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Department of Decorative Arts: 17th century
Coupe ovale en sardoine
© 1997 RMN / Daniel Arnaudet
This bowl entered the collection of Louis XIV, a great lover of hard stone, before 1673. It is oval-shaped and made of sard. The bowl comes from Iraq, where it was cut in the 9th century. The mount is the work of the French "white and pink" workshop and dates from about 1665. The enameled decor with cameos is typical of the 17th century, and its refinement complements that of the stone.
A bowl cut in Iraq
The bowl was cut in a dark brown sard with transparent crystallizations. The flat rim running around the mouth is pierced with seven holes indicating that the bowl must already have featured a metal rim and handle before the present embellishments were added. Narrowing slightly in the center and encircled with a band of rounded molding, the bowl is decorated with a sculpted bas-relief frieze of leaves alternating with disks. This type of decor is also found on a rock-crystal vase in the St. Mark's Treasury in Venice and on the vases and frescoes of Samarra'. This Iraqi city, situated 100 kilometers from Baghdad, was built and occupied from 836 to 892. The vases made in Samarra' consitute a link between those of the Sasanid and Fatimid periods.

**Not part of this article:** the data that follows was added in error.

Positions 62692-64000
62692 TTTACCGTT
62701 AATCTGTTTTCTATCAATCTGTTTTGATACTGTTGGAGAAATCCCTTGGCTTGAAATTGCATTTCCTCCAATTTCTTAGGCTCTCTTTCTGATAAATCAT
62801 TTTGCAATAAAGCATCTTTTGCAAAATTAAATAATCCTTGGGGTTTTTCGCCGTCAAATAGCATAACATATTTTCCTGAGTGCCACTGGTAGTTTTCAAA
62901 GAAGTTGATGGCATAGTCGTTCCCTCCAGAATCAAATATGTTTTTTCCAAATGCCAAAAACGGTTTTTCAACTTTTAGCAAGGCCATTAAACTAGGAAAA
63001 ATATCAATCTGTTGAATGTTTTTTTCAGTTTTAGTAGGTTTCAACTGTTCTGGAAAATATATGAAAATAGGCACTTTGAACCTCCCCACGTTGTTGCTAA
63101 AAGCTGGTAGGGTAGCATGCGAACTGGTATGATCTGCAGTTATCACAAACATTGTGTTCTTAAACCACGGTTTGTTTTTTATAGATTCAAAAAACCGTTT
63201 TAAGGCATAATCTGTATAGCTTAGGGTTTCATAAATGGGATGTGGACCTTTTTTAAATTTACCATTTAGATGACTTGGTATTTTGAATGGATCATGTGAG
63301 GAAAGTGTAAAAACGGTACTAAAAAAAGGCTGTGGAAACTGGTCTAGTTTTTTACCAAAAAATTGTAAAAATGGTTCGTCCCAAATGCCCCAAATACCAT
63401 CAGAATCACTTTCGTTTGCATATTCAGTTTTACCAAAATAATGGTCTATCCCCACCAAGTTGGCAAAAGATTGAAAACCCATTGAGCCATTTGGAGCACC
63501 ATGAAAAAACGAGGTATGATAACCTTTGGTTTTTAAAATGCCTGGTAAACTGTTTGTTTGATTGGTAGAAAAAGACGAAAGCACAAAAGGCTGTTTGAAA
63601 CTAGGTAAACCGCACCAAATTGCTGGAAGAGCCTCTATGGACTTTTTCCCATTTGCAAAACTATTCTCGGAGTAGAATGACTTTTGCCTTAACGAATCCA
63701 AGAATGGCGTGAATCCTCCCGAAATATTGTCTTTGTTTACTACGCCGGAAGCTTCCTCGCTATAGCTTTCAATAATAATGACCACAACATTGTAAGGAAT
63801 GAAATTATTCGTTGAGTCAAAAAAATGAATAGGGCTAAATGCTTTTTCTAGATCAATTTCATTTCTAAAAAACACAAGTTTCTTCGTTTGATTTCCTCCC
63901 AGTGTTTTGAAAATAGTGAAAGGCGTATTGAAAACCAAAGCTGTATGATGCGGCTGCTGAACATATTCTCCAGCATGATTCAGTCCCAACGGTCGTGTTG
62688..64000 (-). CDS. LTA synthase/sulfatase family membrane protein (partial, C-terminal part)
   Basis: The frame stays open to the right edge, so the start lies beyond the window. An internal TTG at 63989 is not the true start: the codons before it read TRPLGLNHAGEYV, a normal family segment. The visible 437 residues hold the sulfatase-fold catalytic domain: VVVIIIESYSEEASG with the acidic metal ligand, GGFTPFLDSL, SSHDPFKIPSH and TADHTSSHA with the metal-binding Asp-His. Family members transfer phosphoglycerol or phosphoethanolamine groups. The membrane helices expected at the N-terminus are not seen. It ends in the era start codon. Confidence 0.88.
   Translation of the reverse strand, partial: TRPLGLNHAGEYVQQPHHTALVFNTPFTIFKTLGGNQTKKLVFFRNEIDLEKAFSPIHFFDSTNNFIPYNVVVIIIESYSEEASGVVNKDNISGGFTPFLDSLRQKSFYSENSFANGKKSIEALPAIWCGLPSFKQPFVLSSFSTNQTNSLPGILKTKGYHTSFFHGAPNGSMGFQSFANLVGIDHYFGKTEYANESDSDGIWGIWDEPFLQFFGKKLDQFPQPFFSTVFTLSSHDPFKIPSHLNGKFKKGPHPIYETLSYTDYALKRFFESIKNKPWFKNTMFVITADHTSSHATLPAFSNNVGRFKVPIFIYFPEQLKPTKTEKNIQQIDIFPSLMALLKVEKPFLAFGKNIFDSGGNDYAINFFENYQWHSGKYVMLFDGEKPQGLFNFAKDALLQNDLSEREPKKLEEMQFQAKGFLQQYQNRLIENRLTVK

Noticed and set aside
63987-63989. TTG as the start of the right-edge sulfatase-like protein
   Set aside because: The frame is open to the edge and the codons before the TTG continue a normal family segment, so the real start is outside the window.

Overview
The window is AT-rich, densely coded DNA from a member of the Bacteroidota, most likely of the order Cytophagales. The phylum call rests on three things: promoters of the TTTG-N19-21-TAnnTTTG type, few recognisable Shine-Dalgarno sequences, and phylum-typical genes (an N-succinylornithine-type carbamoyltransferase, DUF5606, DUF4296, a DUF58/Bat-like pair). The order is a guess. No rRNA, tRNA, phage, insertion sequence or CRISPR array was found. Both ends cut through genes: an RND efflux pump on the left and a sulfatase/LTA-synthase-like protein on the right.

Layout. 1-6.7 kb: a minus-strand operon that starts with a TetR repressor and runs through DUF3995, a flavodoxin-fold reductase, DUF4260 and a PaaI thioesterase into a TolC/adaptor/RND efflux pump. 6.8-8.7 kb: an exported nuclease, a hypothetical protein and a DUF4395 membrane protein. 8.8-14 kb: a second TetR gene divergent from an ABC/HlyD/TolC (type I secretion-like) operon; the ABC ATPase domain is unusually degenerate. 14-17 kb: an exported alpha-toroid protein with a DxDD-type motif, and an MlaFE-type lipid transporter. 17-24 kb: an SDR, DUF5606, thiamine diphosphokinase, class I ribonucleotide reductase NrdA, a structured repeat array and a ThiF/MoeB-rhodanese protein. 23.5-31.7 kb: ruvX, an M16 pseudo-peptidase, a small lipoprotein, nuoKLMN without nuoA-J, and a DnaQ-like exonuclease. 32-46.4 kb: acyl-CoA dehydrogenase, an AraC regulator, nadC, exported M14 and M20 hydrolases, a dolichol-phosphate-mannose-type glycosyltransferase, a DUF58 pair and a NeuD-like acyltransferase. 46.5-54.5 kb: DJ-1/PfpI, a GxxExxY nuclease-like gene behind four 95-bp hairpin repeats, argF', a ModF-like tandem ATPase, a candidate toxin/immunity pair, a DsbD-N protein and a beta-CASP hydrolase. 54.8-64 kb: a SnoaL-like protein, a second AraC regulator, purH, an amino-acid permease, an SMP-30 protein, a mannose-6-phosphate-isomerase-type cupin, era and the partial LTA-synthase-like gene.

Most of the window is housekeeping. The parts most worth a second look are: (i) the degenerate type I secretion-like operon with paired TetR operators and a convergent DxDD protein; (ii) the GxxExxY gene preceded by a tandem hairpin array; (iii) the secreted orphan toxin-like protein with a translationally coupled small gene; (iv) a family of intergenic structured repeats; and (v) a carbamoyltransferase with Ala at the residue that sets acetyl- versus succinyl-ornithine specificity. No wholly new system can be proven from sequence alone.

The mount, however, was executed in about 1665 by the "white and pink" workshop in France, like the bowls MR 126 and MR 222. The artists of this workshop added a pedestal, two handles, and an enameled gold lid. On the stem of the foot, the corolla of the lid, and inside the handles is the same painted enamel decor of large white and pink leaves. The rest of the foot, the edge of the lid and the outside of the handles are decorated with enameled bas-reliefs of flowers and polychrome leaves. Naturalistic ornamentation executed in painted enamel and other materials is characteristic of 17th-century works.
The cameos on the mount
The decoration of the bowl is completed by a series of 16th-century agate cameos. The lid is decorated with nine cameos. The central cameo is cut so as to depict two styles of scene: the upper part features Mercury standing on a chariot and saluting the sign of Gemini; the lower part depicts a seascape and a port. This is perhaps an allegory featuring a person born under the sign of Gemini. The ten cameos inserted into the enameled decoration of the lid are busts of figures, including Minerva, Apollo, and Elizabeth I (1533-1603). Many cameos depicting Elizabeth I have been produced. On the foot are seven cameos of Henry IV of France, Elizabeth I, and other figures.
BibliographyAlcouffe Daniel, Les Gemmes de la Couronne, Editions de la Réunion des musées nationaux, 2001, p. 179-180.
Coupe ovale en sardoine
IXe - Xe siècle
Monture : or émaillé ; Paris, vers 1665, avec camées du XVIe siècle
H. : 14,50 cm. ; L. : 18,50 cm. ; l. : 17,50 cm.
Entrée dans la collection de Louis XIV avant 1673
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